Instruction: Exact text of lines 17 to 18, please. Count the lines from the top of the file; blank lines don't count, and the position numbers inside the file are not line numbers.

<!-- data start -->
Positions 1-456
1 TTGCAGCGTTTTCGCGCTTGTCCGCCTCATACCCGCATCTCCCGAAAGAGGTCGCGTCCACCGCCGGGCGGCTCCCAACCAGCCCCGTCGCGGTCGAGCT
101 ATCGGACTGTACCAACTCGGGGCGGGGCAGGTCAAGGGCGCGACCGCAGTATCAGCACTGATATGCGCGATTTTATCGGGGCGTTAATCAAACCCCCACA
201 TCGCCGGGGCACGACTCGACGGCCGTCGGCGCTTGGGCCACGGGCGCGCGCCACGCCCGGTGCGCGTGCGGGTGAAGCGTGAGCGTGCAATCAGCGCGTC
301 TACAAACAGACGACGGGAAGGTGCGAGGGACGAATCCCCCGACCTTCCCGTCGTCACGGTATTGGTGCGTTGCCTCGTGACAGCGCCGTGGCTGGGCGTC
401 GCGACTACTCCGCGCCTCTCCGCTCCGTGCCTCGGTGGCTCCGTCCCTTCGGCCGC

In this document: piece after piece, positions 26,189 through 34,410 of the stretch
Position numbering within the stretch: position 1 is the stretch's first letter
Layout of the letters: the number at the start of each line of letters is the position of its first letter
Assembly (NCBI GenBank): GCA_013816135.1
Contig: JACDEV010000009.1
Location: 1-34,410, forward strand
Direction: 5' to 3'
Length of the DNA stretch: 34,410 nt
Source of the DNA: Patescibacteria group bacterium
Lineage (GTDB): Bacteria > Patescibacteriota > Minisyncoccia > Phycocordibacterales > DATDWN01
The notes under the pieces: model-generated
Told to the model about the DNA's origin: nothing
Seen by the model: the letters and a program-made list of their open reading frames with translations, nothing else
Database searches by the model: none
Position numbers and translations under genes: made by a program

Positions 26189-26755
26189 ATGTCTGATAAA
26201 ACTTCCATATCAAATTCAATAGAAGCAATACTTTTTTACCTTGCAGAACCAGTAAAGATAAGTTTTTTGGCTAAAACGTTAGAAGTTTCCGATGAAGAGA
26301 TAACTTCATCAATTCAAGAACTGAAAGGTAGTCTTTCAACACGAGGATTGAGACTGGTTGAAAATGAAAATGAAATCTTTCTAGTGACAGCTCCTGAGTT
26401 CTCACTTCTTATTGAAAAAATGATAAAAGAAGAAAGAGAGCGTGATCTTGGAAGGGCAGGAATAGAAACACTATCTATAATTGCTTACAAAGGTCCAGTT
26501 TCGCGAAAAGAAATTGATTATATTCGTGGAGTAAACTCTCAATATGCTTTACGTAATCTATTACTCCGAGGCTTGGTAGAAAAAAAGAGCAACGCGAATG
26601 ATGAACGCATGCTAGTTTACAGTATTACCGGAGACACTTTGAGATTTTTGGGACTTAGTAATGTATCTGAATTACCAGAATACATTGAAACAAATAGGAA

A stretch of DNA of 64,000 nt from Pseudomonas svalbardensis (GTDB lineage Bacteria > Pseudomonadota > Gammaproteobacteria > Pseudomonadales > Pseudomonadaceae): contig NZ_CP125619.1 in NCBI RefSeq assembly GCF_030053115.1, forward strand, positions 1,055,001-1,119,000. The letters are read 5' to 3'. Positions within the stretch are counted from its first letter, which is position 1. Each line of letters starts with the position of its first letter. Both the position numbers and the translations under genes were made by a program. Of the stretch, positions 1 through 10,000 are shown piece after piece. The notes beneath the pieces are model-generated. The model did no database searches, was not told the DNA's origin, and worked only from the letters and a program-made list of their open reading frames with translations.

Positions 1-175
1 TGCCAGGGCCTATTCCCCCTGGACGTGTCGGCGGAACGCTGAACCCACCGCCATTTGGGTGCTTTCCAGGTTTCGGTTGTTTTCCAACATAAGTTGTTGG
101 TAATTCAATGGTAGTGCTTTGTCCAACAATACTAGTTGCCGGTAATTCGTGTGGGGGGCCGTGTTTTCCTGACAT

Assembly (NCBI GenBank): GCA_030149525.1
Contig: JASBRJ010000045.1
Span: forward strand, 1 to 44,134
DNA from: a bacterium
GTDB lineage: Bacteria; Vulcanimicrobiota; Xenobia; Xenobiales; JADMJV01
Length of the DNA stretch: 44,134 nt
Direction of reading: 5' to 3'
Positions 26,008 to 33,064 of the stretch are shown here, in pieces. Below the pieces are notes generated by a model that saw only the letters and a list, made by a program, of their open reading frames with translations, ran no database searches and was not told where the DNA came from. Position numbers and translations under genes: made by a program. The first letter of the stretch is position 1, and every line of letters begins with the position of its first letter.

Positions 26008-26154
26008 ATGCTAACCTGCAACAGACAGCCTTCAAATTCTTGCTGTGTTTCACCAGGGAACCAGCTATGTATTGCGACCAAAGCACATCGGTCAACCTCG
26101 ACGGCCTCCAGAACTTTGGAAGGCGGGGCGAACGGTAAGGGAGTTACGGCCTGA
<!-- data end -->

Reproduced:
The notes under the pieces: model-generated
Told to the model about the DNA's origin: nothing